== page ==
So it turns out that terrorism is the most popular field of study in western society today. The number of scholars and theorists specialising in terrorism has boomed since 9/11. Leonard Weinberg said:” The Library at the university where I work contains almost five thousand books on Terrorism. When I log on to Google and search under the heading “terrorism”, the result is approximately fifty million entries”.

The U.S.A intelligence budget invested in fighting terrorism and paying think-tank organisations to do the thinking job for them has reached around $70bn per year. This amount is still relatively low in comparison to the cost of the war in Iraq.

We need to look no further for the reason why “people hate us”. Just listen to what the President of the United States is saying: “According to the latest figures compiled by Iraq Body Count, to date more than 200,000 Iraqi civilians have been killed, although other sources say the casualties are twice as high. More than 4,000 US soldiers have been killed in Iraq, and tens of thousands more have been injured and maimed. The war has cost US taxpayers more than $800 billion”.

In an interview with VICE founder Shane Smith, Obama has stated, the rise of the Islamic State was a direct result of the disastrous invasion. “ISIL is a direct outgrowth of al Qaeda in Iraq that grew out of our invasion, which is an example of unintended consequences. Which is why we should generally aim before we shoot.”[1]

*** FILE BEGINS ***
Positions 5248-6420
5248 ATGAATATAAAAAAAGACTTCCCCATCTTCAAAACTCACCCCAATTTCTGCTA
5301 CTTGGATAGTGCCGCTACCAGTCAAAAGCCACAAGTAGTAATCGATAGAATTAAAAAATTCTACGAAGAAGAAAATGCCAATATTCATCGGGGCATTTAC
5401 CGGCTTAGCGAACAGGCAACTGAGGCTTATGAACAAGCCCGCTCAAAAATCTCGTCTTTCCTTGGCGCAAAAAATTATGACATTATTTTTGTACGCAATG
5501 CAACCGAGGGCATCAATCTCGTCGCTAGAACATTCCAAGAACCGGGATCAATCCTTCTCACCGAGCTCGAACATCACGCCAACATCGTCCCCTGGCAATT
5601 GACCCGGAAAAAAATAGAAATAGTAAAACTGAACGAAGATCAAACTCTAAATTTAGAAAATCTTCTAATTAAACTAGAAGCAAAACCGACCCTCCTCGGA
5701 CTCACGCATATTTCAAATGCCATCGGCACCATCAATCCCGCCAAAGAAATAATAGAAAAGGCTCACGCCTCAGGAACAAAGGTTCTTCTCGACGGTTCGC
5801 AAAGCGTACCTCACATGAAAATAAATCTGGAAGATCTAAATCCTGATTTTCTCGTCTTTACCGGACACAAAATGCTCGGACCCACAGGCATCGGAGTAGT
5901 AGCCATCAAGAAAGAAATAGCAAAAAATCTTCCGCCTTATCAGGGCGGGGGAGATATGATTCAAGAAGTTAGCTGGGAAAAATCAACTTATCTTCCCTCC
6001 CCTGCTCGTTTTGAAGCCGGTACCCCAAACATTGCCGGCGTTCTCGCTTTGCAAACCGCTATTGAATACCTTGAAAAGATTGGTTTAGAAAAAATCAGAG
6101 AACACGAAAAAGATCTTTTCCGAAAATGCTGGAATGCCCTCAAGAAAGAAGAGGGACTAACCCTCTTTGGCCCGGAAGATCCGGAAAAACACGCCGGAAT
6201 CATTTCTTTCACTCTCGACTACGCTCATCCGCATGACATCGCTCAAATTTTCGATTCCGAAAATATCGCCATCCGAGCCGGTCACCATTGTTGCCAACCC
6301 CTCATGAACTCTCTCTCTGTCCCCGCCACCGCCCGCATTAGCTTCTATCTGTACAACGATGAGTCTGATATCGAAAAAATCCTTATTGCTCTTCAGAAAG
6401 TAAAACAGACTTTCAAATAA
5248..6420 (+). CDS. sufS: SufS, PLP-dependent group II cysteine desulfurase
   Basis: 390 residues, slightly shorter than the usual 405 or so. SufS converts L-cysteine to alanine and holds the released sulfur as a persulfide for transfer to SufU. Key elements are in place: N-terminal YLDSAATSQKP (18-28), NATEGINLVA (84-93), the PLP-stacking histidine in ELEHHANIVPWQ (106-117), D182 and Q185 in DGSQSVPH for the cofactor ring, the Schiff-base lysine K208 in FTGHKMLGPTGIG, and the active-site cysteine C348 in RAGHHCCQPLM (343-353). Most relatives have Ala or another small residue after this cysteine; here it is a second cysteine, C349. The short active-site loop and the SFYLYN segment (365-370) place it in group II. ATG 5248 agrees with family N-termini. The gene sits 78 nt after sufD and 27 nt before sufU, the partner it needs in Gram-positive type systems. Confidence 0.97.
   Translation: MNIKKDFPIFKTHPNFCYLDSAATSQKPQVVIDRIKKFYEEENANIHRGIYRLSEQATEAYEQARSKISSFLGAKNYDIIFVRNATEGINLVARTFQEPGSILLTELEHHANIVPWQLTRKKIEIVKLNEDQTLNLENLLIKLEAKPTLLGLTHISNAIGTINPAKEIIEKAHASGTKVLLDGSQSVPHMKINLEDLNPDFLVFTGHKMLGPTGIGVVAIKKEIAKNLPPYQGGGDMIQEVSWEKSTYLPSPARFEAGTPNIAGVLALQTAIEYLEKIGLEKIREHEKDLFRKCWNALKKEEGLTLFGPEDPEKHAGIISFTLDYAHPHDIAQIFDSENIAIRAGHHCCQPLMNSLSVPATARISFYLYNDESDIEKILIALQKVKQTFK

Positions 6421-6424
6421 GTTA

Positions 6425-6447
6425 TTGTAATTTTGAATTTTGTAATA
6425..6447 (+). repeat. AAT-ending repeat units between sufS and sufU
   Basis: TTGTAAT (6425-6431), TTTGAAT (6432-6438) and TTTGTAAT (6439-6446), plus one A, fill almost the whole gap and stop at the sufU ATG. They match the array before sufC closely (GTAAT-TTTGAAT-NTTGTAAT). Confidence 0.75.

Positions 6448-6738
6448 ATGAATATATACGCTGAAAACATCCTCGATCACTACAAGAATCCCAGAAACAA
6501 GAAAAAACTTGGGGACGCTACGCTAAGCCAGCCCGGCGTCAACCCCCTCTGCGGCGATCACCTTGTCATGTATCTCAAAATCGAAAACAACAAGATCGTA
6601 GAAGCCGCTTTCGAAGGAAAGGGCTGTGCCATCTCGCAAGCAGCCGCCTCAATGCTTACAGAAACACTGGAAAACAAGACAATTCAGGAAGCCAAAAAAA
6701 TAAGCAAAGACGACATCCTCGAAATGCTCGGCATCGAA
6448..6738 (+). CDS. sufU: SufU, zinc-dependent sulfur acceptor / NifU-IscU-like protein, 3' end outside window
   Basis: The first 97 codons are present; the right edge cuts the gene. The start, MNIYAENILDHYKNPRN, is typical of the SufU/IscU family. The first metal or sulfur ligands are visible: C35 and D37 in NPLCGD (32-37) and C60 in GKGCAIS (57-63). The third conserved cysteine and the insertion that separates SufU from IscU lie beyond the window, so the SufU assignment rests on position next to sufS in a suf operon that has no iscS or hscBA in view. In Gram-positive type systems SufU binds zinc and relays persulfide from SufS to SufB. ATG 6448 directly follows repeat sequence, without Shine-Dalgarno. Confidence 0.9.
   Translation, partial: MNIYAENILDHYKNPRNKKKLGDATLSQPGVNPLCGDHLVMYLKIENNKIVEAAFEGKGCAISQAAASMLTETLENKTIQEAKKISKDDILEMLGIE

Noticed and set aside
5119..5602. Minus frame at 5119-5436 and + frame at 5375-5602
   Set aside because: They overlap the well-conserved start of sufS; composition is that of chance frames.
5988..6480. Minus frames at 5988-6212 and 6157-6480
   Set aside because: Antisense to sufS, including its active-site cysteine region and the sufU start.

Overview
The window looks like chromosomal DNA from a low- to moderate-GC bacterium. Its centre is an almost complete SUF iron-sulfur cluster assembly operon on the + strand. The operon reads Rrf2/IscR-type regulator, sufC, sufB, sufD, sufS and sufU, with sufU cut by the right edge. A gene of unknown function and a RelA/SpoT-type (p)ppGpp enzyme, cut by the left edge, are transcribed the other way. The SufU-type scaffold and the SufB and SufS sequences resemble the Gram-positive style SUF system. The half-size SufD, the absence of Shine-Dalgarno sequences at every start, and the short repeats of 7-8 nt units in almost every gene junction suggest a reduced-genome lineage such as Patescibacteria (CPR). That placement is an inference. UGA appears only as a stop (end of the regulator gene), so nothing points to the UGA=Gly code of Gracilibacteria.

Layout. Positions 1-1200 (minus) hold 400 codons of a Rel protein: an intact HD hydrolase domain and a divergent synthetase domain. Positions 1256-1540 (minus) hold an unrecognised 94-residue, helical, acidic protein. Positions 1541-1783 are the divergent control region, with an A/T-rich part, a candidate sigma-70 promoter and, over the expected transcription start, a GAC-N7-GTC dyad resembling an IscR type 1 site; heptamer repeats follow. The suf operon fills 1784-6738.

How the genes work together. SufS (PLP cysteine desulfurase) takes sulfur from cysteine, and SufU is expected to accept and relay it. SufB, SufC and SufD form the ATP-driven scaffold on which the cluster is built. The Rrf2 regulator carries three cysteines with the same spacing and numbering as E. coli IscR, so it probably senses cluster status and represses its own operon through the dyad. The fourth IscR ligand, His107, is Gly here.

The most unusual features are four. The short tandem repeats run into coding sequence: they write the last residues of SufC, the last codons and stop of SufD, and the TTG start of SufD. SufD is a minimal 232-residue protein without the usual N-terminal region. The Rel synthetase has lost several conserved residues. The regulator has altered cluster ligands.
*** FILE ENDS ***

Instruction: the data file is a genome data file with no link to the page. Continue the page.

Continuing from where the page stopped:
The best intelligence reports and analysis are worthless if decision makers are not convinced and reject it. I believe that Terrorism Studies, offered by scholars and academia, can provide unique perspectives that analysts and journalists could advantageously have access to. In fact, scholars and theorists can excel when they can join, in teamwork, with people who covered the events on the ground, offering high quality insights. This is how timely analysis can find acceptance by decision makers.

[1] Leopold Jason, The CIA Just Declassified the Document that Supposedly Justified the Iraq Invasion, VICENEWS, 19 March 2015.

Further reading: 7 Amazing Moments From The Fox News ‘Terrorism Expert’ Who Was Just Arrested For Fraud

All work published on Media Diversified is the intellectual property of its writers. Please do not reproduce, republish or repost any content from this site without express written permission from Media Diversified. For further information, please see our reposting guidelines.

Elijah J. Magnier is a Senior Political Risk Analyst with over 32 years’ experience covering Europe & the Middle East. Acquiring in-depth experience, robust contacts and political knowledge in Iran, Iraq, Lebanon, Libya, Sudan and Syria. Specialized in political assessments, strategic planning and thorough insight in political networks. Created and coordinated network of decision makers to provide key insight into the complex political developments of the Middle Eastern region. Experienced in dealing with intrinsically difficult situations in a broad spectrum of situations when interacting with leaders and fundamentalist movements in war zones and areas of growing instability. Find him on Twitter @EjmAlrai